Homeless services in Alaska face uncertain future as state cuts back

Author: Ben Kesslen
Published September 22 by NBC News


Excerpt:

Allan Lamprey had been homeless for almost all his adult life. Struggling with substance and alcohol use, he moved around the country, from his home state of Virginia, to Maryland and then out to California. Eventually, he made his way up to Alaska in 2008.

Lamprey found himself in Fairbanks, the hub city of Interior Alaska with a population of just a little over 30,000, where the average January low is minus 19. Winter hit him hard.

“It was something I had never experienced before,” Lamprey, 60, said. “It’s hard to live when it’s 40 below.”

A worker from a 12-step program found Lamprey in the woods with a 12 pack of beer in his hand, and asked him if he wanted help. Eventually, he got sober and linked up with the Fairbanks Rescue Mission, a local homeless organization, to get shelter and work.

Lamprey started as a cook, became a shelter manager, and now directs the recycling center the mission runs to help homeless people get job experience.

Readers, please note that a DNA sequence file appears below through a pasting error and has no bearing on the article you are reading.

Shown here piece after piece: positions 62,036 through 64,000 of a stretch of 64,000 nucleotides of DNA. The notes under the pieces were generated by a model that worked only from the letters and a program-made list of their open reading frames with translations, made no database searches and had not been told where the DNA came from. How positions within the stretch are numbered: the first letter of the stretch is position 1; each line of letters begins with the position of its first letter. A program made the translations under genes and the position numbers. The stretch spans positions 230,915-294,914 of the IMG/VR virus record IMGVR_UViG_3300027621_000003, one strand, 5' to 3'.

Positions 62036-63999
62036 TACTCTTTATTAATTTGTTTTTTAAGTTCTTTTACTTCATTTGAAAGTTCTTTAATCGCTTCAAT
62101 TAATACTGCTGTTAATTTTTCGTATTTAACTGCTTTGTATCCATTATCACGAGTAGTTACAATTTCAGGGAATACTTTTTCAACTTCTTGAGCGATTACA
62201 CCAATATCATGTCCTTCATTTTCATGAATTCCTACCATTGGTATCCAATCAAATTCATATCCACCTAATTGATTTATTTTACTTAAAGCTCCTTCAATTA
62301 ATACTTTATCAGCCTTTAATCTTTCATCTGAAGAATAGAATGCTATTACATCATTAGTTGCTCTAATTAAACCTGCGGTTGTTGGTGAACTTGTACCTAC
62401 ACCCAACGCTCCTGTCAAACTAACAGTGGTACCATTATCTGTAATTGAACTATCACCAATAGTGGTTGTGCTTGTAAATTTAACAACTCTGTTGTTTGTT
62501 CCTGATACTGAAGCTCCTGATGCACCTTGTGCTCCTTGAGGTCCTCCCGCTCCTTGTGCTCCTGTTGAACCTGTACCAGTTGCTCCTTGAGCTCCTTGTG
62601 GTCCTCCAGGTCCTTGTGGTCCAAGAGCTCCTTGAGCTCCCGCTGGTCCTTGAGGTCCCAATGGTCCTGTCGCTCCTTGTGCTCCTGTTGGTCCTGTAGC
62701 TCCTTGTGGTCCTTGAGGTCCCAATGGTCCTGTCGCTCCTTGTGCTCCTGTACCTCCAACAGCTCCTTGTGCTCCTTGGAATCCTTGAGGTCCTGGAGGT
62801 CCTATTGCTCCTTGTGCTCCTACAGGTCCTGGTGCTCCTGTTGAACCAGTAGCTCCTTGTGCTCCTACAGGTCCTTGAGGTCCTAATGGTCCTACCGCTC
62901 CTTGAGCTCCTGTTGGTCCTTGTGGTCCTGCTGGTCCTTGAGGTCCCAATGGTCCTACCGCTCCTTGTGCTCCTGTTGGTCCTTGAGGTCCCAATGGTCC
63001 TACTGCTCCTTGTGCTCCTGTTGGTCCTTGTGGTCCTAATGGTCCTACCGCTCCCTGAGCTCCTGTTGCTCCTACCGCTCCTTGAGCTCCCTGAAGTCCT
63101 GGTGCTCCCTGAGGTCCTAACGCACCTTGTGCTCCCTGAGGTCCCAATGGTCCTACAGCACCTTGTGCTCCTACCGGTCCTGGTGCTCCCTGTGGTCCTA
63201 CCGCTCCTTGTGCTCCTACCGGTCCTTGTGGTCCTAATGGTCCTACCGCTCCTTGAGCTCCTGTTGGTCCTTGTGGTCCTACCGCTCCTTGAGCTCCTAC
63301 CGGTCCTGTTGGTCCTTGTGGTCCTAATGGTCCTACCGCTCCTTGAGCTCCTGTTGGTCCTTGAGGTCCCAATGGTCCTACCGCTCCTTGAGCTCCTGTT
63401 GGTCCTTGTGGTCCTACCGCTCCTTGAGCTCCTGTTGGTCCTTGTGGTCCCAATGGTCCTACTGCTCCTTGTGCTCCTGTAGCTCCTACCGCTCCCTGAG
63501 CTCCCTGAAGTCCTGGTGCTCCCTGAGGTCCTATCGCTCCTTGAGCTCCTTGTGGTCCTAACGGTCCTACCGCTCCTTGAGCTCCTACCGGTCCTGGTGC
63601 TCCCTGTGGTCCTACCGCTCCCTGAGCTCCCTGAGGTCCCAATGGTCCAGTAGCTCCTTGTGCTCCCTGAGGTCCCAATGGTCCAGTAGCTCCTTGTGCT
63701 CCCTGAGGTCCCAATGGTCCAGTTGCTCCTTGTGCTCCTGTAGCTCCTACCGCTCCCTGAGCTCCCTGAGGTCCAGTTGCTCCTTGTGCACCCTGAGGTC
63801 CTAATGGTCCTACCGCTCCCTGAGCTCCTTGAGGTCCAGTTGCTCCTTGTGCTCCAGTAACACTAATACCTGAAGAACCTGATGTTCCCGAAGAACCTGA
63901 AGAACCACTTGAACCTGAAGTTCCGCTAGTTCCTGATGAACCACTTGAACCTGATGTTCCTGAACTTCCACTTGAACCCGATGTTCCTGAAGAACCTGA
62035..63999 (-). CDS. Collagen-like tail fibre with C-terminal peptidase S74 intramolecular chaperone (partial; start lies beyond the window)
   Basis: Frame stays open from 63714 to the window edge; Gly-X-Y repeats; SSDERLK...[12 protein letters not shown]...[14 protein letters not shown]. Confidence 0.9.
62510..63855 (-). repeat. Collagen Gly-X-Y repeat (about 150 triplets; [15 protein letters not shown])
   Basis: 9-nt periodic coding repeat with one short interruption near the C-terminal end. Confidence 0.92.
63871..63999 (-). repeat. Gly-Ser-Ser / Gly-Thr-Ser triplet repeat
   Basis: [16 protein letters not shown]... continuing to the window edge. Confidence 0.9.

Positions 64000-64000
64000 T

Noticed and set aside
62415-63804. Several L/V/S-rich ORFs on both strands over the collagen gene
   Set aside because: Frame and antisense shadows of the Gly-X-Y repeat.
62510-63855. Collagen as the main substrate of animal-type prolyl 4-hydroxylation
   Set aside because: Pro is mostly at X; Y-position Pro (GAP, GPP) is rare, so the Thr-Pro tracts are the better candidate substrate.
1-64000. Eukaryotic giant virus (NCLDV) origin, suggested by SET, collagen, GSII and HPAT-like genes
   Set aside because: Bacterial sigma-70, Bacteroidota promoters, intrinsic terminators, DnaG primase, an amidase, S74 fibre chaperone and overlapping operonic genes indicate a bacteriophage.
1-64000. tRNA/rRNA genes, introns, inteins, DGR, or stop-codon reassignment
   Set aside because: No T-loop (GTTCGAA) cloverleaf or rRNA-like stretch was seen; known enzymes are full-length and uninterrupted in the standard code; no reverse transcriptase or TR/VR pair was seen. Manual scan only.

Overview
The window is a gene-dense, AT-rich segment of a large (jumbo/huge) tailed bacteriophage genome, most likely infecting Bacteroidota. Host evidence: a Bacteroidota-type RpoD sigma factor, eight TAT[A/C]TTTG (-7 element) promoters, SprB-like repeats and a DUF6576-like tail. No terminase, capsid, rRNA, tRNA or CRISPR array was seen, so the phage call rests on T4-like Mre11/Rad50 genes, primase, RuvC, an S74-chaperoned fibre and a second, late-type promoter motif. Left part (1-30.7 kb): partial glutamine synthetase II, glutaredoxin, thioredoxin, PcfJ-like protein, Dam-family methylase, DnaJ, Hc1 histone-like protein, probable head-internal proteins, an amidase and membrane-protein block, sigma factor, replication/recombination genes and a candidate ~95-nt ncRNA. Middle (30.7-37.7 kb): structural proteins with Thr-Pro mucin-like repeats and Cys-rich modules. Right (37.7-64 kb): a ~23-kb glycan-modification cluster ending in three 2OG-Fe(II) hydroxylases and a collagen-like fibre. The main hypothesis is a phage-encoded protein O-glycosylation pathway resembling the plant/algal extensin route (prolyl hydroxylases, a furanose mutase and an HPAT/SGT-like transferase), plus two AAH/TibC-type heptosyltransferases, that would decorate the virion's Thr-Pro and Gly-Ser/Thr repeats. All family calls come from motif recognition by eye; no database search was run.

“If it wasn’t for the mission, I’d be dead,” he said.

But stories of rehabilitation and success, like Lamprey’s, might soon become increasingly rare in Alaska, advocates for the homeless warn.

In a vast state that dwarfs California in size and where freezing to death is a very real threat, Alaska faces unique challenges in tackling homelessness. In its few cities, more commonplace homelessness problems are exacerbated by the weather and a lack of statewide infrastructure. But with sweeping budget cuts made this summer across the board by Republican Gov. Mike Dunleavy, resources for homeless services have been stretched even thinner. This summer, shelters in Anchorage had to close during the day, putting mothers out on the streets with their children at 8 a.m., with operators having to make the tough decision of who could stay and who had to leave.

In rural areas, building homes is so expensive that the only way to stave off homelessness is by living in overcrowded houses. In the most remote parts of the state, 15 people sleeping in a 700-square-foot home is not uncommon, often leading to health issues.

Advocates and nonprofits have spent years studying and trying to tackle what they call Alaska’s two-pronged homelessness crisis. Put simply, they need more money. But as the state cuts back, they worry about how they’ll continue to hang on to the services they offer and keep the people they serve warm.

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